Title: Courtney, Wm. H.

Source text: The Medical and Surgical History of the War of the Rebellion, Part 3, Volume 1 (Washington, DC: Government Printing Office, 1888), 249.

Keywords:clinical recordsthe continued feversremittent feverevidence of co-existence of typhoid feverSeminary Hospital casescase-books of Seminary Hospital, D. C.appears to have been case of mistaken diagnosis

Civil War Washington ID: med.d1e4728

TEI/XML: med.d1e4728.xml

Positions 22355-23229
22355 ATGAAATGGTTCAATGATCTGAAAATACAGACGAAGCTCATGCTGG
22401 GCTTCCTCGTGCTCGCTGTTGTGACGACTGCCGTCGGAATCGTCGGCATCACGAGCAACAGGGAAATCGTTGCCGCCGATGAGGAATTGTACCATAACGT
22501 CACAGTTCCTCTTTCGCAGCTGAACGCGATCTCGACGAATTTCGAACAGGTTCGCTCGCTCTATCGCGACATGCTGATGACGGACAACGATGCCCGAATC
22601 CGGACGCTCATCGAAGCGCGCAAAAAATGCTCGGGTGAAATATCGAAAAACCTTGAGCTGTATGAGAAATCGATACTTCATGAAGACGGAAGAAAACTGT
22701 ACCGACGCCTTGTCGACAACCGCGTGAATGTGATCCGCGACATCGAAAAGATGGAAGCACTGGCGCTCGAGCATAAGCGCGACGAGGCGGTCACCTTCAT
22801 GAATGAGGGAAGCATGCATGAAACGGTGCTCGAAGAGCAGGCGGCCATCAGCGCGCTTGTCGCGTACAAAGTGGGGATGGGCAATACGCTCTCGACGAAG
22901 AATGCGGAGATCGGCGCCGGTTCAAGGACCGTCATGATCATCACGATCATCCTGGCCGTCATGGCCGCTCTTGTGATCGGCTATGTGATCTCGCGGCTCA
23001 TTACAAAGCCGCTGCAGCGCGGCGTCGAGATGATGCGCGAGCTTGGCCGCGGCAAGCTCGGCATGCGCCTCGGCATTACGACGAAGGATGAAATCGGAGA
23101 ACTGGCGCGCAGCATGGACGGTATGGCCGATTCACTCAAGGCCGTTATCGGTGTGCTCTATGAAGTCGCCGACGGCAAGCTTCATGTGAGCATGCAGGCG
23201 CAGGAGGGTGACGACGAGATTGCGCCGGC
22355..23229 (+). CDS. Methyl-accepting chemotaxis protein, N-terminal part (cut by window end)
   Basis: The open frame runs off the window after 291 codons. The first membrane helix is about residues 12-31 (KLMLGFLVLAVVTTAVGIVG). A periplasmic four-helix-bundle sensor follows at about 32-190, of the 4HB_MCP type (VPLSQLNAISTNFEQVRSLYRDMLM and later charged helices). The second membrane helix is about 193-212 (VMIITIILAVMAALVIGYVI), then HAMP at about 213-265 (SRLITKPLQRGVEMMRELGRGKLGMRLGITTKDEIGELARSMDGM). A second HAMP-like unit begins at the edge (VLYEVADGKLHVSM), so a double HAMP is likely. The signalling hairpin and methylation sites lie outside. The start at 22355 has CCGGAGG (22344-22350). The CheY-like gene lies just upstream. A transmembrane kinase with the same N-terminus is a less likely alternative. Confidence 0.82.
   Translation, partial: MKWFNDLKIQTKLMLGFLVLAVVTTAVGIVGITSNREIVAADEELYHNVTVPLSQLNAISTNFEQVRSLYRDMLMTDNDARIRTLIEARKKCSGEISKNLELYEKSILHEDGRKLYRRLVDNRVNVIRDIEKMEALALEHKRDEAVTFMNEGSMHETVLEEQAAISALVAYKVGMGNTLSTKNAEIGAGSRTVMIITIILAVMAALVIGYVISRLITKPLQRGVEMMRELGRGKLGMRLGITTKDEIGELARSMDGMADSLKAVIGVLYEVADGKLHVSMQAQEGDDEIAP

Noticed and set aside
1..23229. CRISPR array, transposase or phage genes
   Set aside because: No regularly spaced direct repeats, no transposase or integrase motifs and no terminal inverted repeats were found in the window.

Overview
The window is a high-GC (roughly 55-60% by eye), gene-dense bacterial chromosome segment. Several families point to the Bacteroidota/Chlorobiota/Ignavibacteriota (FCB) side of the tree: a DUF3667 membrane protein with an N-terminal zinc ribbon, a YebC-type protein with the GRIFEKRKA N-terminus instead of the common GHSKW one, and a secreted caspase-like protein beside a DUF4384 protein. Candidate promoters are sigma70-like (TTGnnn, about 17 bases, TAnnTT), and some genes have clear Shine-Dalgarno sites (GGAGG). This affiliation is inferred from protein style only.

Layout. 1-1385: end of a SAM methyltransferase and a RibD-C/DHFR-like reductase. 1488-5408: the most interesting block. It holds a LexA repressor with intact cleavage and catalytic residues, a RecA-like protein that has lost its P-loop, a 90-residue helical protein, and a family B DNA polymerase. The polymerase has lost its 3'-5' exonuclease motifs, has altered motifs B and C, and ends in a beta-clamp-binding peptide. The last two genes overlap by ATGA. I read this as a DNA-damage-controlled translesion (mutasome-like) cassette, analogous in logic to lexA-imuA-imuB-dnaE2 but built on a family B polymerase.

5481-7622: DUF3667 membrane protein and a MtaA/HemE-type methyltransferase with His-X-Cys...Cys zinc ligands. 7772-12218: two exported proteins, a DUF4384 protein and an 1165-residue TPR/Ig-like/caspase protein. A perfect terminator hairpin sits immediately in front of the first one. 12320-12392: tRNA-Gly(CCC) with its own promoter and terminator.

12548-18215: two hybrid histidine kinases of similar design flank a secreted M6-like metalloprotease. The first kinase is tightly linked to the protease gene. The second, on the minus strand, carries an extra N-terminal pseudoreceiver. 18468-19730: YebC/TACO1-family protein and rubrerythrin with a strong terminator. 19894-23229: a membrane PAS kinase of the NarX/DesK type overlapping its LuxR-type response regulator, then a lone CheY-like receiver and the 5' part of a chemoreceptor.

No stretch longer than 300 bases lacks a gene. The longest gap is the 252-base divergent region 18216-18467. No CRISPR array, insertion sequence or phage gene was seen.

CASE 123.—Private Wm. H. Courtney, Co. B, 24th N. Y. Vols.; age 24; was taken Sept. 4, 1861, with pain in the shoulders and left side and also on breathing; he had chills and fever and had been blistered. He was admitted on the 18th. Diagnosis—typhoid fever. The pulse was 46, skin cool and moist, left side tender and dull, respiration short, decubitus on the sound side, tongue smooth, nearly dry, bowels constipated and tender in both iliac regions. Two grains of calomel and one-fourth grain of morphia were prescribed. Next day the pain was less sharp, the præcordia seemed elevated and the sounds of the heart were obscured. In the evening the patient was drowsy, pulse 50 and irregular, skin natural, tongue slightly coated gray posteriorly, red at the tip. Calomel in two-grain doses with opium was given every two hours. On the 20th there was acute tenderness in both iliac regions but the bowels continued constipated. On the 21st the breath became fetid,and on the following day the gums were swollen and tender. The mercurial was omitted. On the 24th chlorate of potash was given on account of the salivation. The patient was walking about and had a good appetite on the 30th, and was doing light duty in the ward on October 3. He was returned to duty on the 17th.